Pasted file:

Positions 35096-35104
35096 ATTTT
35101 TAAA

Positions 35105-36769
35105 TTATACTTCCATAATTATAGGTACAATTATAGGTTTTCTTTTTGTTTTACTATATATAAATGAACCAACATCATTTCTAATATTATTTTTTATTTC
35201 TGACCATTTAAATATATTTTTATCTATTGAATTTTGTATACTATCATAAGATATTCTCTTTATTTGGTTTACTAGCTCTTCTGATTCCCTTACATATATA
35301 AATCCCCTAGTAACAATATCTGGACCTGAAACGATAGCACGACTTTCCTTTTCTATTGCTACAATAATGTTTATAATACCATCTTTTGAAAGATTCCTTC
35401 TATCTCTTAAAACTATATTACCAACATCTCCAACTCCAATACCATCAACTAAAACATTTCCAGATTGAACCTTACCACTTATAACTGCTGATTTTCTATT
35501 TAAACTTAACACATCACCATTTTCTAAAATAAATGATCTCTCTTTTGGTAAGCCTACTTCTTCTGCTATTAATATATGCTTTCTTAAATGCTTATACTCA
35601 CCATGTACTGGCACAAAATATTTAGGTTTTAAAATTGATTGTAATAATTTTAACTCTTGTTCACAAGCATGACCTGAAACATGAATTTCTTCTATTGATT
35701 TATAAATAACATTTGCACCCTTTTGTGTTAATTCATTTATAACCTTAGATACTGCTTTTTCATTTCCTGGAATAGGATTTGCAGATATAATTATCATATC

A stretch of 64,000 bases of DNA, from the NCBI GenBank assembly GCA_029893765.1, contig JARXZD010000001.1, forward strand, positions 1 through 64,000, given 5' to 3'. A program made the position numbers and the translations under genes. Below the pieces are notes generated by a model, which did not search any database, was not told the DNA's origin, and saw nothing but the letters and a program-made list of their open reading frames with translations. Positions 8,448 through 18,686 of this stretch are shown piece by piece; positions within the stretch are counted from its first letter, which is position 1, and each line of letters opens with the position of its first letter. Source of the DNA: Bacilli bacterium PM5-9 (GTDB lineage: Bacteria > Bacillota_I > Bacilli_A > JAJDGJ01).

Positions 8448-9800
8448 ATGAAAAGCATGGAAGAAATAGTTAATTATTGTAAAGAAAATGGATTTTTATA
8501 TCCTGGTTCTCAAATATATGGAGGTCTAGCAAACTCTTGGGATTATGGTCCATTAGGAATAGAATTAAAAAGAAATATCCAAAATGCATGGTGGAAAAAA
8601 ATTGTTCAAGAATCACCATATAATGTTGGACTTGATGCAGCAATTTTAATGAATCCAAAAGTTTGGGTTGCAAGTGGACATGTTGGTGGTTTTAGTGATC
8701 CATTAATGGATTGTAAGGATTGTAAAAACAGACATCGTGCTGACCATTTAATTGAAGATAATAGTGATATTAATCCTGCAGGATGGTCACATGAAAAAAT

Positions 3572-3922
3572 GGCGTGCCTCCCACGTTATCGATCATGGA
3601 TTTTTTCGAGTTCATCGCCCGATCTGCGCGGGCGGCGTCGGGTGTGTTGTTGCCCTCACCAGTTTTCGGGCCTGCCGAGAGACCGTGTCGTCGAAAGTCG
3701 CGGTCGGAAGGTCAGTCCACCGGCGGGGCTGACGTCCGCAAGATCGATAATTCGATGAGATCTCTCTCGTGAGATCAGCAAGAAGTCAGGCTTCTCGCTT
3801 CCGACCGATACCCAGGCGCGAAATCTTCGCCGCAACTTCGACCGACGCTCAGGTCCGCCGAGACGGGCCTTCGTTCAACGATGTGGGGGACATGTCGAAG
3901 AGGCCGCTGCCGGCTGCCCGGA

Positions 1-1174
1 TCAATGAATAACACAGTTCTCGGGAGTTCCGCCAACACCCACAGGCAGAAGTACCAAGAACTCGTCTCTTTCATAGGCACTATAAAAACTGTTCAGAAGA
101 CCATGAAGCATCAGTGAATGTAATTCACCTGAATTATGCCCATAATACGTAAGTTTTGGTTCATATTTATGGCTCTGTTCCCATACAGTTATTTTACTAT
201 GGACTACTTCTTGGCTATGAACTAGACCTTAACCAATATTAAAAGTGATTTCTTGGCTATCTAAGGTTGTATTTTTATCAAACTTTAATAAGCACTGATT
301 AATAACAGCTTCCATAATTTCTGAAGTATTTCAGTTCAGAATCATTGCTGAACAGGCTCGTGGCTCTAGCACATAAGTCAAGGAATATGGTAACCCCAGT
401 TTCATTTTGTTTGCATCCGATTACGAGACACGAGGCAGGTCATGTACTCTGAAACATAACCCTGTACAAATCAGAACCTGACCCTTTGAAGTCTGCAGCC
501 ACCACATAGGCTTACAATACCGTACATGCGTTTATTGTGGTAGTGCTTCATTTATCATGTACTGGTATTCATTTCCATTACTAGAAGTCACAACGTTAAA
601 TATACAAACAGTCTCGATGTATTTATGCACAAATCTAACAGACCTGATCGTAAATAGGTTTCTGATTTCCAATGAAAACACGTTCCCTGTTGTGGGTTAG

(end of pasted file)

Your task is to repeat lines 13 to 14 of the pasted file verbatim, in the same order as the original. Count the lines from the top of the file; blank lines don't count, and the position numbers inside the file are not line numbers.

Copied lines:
Positions 8448-9800
8448 ATGAAAAGCATGGAAGAAATAGTTAATTATTGTAAAGAAAATGGATTTTTATA